While everyone living in Russia may not be русский (Russkiy – ‘Russian’ in ethnicity), they are a россиянин (Rossiyanin — ‘Russian‘ in the civic sense). Go to any Russian town and you will see plenty of Central Asians, as well as a smattering of Africans in the bigger cities too. Go to Kazan and half of the town’s population are Muslim Tartars. According to what you might read online such minorities automatically get their heads stoved in by the ever-present Russian skinhead the second they leave their homes. Open racial animus is something, however, that I didn’t see once during my time there; although no doubt certain areas are best avoided at certain times if you’re not white. I do not make the claim that it is the most racially tolerant society on earth. Yet I must confess to feeling much safer on the streets of Russia than England. Of course, there will be parts of Saint Petersburg where you probably shouldn’t venture at night, but who wouldn’t say the same about London with its knife crime and scooter-mounted thieves hunting for mobile phones? During a year in Russia, I didn’t once feel at risk.
Many believe the Russians to be an unfriendly bunch. Their reputation for being cold and surly appears justified upon first glance. They are, generally, reserved at the start. However, ask a question to break the ice and the floodgates of gregariousness will open. Formerly frosty babushkas will fall over themselves to help you find the way to the underground station – though this is a luxury often reserved for those speaking a bit of the local tongue.
What has astounded me most is the lack of knowledge we in the West have of Russia. To most it’s far enough away to be weird, but not different enough to be of interest. In the darkness of such unfamiliarity, suspicion breeds. Yet historically the Russians have been our allies when the proverbial hit the fan. Strategically placed at either side of Europe, we have good geopolitical reasons to be on better terms.
This is truer now more than ever. Yet in the face of the ceaseless hysterical Russophobia that has permeated the West in recent years, Russia has been pushed closer into the embrace of an unnatural ally: China.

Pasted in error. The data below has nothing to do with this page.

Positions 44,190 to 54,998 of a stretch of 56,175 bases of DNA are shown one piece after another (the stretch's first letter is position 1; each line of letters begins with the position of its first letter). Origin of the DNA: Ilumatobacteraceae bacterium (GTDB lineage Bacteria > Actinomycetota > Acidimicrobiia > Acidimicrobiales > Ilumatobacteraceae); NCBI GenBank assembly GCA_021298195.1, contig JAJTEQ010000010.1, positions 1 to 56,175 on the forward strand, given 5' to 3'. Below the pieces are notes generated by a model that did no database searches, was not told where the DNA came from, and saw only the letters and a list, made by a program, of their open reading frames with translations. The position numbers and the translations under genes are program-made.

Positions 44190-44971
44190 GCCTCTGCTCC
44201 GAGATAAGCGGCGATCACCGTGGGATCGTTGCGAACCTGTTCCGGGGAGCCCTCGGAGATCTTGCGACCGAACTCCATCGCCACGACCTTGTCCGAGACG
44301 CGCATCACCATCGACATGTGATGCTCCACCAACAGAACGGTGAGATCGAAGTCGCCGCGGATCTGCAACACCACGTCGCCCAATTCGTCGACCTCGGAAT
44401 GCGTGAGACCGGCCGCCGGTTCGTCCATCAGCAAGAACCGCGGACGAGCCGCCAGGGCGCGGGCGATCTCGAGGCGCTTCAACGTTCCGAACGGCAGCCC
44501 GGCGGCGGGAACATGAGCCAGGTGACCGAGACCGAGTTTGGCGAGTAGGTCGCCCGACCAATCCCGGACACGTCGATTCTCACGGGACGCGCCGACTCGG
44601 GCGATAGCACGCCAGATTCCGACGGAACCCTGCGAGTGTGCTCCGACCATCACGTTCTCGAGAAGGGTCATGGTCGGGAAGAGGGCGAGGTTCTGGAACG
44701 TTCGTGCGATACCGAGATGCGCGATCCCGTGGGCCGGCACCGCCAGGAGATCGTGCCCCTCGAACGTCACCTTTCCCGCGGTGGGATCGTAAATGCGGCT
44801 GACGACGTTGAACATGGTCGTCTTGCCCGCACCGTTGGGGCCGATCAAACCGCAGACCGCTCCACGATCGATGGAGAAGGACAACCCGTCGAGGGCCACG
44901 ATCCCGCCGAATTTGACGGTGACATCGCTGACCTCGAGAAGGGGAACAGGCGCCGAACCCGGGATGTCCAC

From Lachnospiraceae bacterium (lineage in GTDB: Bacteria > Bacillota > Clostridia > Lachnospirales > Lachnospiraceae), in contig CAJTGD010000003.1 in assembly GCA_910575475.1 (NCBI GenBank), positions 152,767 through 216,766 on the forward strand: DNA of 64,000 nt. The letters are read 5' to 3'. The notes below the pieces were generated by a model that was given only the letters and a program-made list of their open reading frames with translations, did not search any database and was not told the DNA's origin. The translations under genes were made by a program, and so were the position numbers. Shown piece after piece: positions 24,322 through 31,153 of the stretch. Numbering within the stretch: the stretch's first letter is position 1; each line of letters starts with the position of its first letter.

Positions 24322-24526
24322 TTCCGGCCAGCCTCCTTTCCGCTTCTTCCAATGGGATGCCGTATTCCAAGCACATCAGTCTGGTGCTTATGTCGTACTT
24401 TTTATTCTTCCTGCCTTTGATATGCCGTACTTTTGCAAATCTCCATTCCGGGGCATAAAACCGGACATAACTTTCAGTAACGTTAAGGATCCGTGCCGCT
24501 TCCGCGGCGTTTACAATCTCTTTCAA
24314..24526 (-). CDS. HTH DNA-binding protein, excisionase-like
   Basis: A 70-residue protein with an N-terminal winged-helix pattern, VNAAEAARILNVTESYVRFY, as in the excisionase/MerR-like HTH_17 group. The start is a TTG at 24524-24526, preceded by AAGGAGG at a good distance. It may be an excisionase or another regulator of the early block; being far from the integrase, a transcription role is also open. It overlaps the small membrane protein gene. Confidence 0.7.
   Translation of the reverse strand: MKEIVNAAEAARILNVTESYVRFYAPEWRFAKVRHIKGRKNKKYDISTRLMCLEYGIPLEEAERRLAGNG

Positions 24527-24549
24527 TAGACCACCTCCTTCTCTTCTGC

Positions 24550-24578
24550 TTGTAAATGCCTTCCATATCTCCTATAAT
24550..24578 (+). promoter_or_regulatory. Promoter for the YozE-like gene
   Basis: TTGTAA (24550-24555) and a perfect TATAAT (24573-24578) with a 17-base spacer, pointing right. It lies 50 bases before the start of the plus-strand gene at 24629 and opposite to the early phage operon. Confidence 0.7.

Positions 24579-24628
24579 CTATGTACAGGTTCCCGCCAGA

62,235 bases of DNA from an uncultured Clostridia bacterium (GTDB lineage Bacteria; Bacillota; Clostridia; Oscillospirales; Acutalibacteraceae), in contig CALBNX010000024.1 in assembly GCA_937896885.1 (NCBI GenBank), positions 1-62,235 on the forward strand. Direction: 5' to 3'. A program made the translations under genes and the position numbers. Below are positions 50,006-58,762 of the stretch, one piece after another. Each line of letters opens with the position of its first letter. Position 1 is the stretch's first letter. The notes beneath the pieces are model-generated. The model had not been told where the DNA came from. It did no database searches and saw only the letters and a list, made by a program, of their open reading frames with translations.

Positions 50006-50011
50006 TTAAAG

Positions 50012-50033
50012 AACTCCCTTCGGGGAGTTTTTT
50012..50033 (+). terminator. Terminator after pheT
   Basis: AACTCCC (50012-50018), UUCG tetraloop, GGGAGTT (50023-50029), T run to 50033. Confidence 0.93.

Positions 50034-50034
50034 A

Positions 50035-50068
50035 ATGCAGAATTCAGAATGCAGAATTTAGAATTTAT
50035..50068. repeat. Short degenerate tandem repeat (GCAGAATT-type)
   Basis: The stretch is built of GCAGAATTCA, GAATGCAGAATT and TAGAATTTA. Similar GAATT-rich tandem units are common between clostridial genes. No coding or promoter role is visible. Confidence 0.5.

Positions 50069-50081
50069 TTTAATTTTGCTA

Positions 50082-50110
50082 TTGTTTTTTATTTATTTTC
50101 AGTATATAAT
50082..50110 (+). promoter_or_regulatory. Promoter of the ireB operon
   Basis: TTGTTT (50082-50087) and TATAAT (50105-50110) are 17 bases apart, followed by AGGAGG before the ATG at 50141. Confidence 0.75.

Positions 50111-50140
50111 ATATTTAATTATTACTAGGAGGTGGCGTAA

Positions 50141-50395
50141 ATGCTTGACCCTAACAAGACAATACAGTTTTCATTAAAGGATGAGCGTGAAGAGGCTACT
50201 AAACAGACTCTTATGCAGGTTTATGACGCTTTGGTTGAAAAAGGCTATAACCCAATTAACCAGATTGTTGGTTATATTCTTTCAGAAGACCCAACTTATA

China and Russia are unlikely to be long-term pals. History has shown them to have a decidedly ambivalent relationship. Yet, in the face of a world order set on marginalising Russia, Russians perceive short-term interest in opposing the Western world. However, with a resurgent China set on correcting perceived past humiliations, Russia will look towards its under-populated eastern extremities with concern. They have been under Russian control only since the 1860s after being taken from a weak and distracted Qing Empire.
Any discussion of becoming more pally with the Ruskis is in effect verboten after they annexed the Crimea in 2014. In doing so, Russia broke treaties it signed after the fall of the USSR recognising Ukraine’s borders. Ask any Russian though, and they’ll tell you that Crimea is a part of Russia and always has been: Khrushchev gifting it to Ukraine in the 1950s didn’t change that. If you disagree, good luck trying to convince a Russian otherwise.
You don’t have to love Russia. You don’t even have to like it. But what do we stand to gain from making it an enemy? They are not our primary geopolitical rival. That title goes to China. In upcoming decades, it will become clear that not having Russia on our side during that struggle will be a colossal strategic mistake.
Besides the Realpolitik, we have far more in common with the Russians than our leaders would like us to imagine. Caricatured and demonised, the stereotypes bear little resemblance to reality. The Russians I have met have been almost without exception generous and kind. Show an interest in their country and within a few moments you’ll be commanded: ‘Stay here! Become Russian!’ It’s all a far cry from what you might imagine.
Is the place perfect? No. But nor are we. As our starry-eyed dreams of creating a global liberal world order crumble before our eyes, perhaps we’ll recognise that fact more keenly.